Lane thought there was evidence for Sindbad’s authenticity, so he included it, but he rejected both Aladdin and Ali Baba—one of several features of his edition that upset many of his first readers.
 On eighteenth- and early-nineteenth century translations from Galland, see Gerhardt, 65-114; Irwin, 9-41; Knipp; Hanford; Shaw; Macdonald, “Bibliographical.”
 On Lane, see Ahmed; Said, Orientalism, 157-66.
 Lucid accounts of the four major Arabic editions published between 1814 and 1842 and the manuscript sources they derive from can be found in Macdonald, “Bibliographical”; Haddawy, xi-xv; Irwin, 42-102.
 “I have thought it right to omit such tales, anecdotes, &c., as are comparatively uninteresting or on any account objectionable” (xvii). Lane’s criteria for what counted as objectionable were quite strict and had invariably to do with sexual matters. His expurgations were extensive, though never marked in the edition itself. The “comparatively uninteresting” material (the objectionable material being, one infers, not uninteresting but too interesting) included nearly all the poetry in the original as well as “the tedious interruptions . . . at the close of each Night” (xviii) which bring us back to the frame narrative of Shahrazad’s nocturnal storytelling.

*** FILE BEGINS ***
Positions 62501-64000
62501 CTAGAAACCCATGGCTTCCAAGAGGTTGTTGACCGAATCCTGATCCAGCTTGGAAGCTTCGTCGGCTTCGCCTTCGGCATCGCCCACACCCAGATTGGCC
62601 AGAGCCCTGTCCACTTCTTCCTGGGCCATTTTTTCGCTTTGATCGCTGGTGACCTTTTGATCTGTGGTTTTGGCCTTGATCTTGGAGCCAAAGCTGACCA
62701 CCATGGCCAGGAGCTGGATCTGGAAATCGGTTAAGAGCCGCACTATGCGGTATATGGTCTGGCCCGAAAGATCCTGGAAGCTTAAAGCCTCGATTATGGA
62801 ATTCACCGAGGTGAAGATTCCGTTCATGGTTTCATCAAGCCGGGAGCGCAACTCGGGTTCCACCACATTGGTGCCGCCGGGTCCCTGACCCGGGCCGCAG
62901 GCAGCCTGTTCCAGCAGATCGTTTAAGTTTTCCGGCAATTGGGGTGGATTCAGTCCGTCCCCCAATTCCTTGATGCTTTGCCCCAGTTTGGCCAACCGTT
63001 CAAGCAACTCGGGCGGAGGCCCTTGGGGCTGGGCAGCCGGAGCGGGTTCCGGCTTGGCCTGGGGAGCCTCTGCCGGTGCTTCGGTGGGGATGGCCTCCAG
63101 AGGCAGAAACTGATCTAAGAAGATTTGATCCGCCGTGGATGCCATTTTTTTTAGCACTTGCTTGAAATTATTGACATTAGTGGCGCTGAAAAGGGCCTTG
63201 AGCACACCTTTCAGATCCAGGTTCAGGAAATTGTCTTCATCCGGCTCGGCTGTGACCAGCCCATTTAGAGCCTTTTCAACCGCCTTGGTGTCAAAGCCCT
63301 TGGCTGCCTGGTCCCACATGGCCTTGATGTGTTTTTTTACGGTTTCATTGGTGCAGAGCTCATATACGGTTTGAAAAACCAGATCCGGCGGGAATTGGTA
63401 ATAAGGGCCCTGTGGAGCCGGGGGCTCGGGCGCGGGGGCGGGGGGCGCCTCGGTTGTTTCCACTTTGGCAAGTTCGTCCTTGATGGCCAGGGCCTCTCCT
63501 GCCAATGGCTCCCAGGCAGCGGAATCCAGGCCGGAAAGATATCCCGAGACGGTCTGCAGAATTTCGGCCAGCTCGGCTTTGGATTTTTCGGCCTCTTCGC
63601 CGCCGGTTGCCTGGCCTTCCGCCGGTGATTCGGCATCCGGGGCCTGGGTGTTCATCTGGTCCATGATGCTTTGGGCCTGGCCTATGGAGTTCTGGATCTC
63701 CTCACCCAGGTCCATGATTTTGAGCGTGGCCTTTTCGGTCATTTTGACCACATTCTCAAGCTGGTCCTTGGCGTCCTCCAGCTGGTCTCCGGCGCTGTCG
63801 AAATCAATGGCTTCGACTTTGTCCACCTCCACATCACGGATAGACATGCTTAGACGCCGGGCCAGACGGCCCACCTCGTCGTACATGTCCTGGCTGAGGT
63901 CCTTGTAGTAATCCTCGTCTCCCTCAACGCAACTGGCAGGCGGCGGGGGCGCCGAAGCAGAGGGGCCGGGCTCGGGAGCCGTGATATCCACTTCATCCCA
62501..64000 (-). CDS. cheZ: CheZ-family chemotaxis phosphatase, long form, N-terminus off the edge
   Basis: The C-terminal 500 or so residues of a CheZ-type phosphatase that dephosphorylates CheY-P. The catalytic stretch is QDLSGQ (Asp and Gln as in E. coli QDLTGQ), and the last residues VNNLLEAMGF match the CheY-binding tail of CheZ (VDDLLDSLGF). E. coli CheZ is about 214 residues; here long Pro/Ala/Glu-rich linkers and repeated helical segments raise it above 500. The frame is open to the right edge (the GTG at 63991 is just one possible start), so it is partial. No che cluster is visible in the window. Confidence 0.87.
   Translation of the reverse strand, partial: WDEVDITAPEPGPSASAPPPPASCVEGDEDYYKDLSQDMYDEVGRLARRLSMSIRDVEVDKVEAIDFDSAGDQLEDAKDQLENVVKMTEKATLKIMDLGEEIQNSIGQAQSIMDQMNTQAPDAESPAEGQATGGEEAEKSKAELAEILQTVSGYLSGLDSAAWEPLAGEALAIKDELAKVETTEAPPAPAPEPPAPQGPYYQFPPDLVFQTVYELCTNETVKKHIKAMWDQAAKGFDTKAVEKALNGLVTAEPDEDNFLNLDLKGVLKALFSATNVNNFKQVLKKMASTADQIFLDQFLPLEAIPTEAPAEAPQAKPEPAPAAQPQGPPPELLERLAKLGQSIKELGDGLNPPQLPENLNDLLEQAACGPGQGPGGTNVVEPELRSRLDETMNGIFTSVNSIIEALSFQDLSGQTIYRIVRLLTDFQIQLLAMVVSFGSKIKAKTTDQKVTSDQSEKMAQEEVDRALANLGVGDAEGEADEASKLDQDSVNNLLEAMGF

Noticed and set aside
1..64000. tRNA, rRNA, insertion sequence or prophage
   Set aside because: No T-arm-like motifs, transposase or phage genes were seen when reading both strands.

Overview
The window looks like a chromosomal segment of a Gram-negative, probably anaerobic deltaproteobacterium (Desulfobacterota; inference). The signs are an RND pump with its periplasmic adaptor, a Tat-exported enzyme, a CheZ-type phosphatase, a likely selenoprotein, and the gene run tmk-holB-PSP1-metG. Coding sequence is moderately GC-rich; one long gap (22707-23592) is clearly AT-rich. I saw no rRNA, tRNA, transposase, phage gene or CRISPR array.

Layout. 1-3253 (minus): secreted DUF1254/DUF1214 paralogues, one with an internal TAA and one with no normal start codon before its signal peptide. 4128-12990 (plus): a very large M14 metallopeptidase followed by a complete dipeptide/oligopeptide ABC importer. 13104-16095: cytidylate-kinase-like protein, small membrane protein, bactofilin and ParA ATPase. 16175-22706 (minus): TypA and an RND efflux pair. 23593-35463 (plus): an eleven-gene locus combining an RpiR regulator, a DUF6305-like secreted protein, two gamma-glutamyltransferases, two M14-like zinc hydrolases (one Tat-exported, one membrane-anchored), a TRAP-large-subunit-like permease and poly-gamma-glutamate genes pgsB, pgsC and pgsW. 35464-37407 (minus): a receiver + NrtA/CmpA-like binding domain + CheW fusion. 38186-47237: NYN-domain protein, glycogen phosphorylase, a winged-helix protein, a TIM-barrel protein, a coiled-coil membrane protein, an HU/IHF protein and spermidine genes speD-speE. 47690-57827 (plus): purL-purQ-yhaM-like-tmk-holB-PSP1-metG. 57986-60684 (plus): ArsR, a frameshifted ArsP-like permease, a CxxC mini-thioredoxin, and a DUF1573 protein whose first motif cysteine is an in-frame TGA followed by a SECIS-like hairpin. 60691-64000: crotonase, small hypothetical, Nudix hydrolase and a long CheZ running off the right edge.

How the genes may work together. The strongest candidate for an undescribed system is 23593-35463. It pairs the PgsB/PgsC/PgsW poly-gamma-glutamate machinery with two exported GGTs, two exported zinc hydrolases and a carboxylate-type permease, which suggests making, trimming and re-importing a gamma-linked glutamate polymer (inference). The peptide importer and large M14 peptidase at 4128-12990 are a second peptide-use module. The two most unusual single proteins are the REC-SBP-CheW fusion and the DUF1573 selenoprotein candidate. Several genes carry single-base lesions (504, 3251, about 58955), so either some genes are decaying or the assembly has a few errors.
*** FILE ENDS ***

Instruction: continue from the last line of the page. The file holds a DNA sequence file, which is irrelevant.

As was Lane’s earlier Account of the Manners and Customs of the Modern Egyptians.
 For Said, Lane’s approach is a conspicuous instantiation of the West’s will to power in relation to “the Orient.” Tarek Shamma (one of the few recent critics to consider Lane) takes a more positive view, calling him “the one scholar who did most to turn English Orientalism from disparate, often highly subjective, impressions and pronouncements into an objective, methodical, and in his case ostensibly impersonal, field of study” (20). That “ostensibly” is important, of course, though Shamma’s view of Lane is in most respects affirming.
 On the early reception of Lane’s edition, see Ahmed, 141-52; Ali, 91-115.